Ford's changes at the top aimed at faster decision-making
Earlier this week, Ford Motor Co. replaced company veteran Mark Fields as CEO with Jim Hackett, a relative newcomer to the auto industry. Ford said it needed the change to speed up decision-making and reorient toward the future.
Ford is highly profitable, thanks to strong sales of pickups and SUVs. But last year's profit of $4.6 billion was down $2.8 billion from a record in 2015. And Ford's stock price fell almost 40 percent in the three years Fields was CEO.
Hackett, 62, is credited with reviving furniture maker Steelcase. He served on Ford's board for three years and for the past year was leading Ford's mobility unit. As interim athletic director for the University of Michigan, he was responsible for luring star coach Jim Harbaugh away from professional football.
Hackett and Executive Chairman Bill Ford, the great-grandson of company founder Henry Ford, recently talked with The Associated Press about the changes. The interview is edited for length and clarity.
Q: Was the stock price slide a factor in the change of leadership?
Jim Hackett: I can't speak to that because I wasn't in the room. The way this gets fixed is the nature of the innovation and the ideas making their way into the market. It even sounds a little corny, but the stock price is a consequence of the actions that we're going to take to make the company more fit, more profitable and a more fun place to work.
Bill Ford: We've had three years under Mark's leadership of terrific earnings, which has allowed us the capital to chart any future that we choose. But these are really unparalleled times. And it really requires transformational leadership.
Q: How do you balance spending limited capital dollars on developing products for now and future products such as autonomous cars?
Bill Ford: We have to re-energize the business, including sharpening our execution in some areas. We need to modernize with all the new technology coming at us, I don't mean just product technology, but technology that is going to drive how we do business. We also have to continue to develop and also invent new business models. We need to accelerate the speed of our decision-making, and also in terms of capital allocation, we need to be very crisp and have speed of decision-making as well.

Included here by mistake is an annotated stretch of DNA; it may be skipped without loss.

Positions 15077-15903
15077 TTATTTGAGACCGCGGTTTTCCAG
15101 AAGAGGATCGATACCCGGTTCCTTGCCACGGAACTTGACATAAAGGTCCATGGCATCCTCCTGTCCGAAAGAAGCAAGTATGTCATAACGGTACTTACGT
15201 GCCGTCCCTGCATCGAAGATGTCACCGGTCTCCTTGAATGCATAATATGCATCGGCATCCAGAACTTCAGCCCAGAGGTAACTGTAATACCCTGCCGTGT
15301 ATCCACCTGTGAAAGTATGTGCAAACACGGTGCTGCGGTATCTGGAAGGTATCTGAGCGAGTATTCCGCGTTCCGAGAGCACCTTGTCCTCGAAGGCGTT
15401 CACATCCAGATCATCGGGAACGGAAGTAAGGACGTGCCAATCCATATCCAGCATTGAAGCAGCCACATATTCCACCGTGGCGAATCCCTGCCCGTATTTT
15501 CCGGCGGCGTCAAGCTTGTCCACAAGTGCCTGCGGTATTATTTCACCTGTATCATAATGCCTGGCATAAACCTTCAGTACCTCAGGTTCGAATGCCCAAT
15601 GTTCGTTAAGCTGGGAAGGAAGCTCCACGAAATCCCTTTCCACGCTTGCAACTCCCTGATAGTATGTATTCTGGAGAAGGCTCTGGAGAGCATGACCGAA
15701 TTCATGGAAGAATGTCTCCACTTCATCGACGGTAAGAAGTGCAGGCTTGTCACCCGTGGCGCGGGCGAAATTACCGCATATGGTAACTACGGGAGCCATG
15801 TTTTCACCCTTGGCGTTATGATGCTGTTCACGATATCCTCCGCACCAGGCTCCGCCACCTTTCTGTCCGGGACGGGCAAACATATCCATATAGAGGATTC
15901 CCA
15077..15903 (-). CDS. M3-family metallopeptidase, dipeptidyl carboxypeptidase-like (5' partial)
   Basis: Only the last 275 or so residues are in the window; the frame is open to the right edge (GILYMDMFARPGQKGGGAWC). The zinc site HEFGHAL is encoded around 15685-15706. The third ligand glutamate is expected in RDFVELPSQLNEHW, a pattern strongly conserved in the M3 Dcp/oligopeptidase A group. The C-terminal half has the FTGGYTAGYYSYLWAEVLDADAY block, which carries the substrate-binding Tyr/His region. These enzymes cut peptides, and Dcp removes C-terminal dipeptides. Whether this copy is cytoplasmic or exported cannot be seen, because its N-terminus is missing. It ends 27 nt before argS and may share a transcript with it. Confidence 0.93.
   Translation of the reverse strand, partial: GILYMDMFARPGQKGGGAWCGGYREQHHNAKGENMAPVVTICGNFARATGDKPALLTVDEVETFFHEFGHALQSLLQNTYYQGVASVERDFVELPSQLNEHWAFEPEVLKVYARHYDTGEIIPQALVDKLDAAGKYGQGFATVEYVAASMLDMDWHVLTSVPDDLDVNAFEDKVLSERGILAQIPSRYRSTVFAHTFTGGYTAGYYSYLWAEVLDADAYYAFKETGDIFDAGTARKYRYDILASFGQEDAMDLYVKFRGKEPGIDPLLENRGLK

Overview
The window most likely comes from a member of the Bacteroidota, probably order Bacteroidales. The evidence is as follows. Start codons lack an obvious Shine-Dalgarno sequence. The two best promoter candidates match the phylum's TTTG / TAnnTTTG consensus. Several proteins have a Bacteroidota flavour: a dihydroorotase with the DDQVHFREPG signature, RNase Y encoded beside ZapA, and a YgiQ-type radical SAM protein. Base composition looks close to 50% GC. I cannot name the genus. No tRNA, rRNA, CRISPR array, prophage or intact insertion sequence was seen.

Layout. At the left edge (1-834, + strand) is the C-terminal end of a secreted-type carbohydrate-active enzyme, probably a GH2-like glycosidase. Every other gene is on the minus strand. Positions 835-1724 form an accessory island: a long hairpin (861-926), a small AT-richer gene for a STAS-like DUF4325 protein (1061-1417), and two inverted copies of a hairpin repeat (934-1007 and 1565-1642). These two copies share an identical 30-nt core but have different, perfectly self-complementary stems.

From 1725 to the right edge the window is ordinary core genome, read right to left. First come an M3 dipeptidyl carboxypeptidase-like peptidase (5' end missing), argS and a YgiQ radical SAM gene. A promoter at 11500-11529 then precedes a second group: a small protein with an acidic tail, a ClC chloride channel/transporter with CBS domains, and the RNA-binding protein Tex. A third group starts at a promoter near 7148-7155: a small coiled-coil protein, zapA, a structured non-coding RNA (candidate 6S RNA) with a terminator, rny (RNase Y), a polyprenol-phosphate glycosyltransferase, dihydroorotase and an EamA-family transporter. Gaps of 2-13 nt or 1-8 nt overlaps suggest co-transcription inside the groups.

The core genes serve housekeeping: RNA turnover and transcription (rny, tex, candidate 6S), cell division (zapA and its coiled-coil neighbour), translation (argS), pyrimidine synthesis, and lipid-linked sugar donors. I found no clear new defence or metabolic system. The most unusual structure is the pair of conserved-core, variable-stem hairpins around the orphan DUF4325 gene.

Q: You were late to the market on subcompact SUVs and small pickup trucks. How do you prevent missing market changes?
Bill Ford: Whenever we look back we can always pick winners and losers and things we did well and things we didn't do well. I think if you look at what Jim brings to the job. He reimagined Steelcase from a company that just made furniture to a company that redefined how the workspace became. It became the No. 1 manufacturer of furniture in the world. He brought the whole organization along in a way that they not only understood but they embraced. Along with what he did at University of Michigan shows that he can operate in very different kinds of situations.
Q: Ford has had some quality problems and hasn't performed well recently in outside surveys by Consumer Reports and J.D. Power. What can be done about that?
Jim Hackett: I think at the highest level, the compass for being great is human centered. If you look back at my history transforming Steelcase design thinking, it's understanding that you can make things even better. I believe we can conquer all of those. Some of the things in Consumer Reports were the interface (between drivers and the cars). Technology needs to be received in a way that people aren't bothered by it but are delighted by it.
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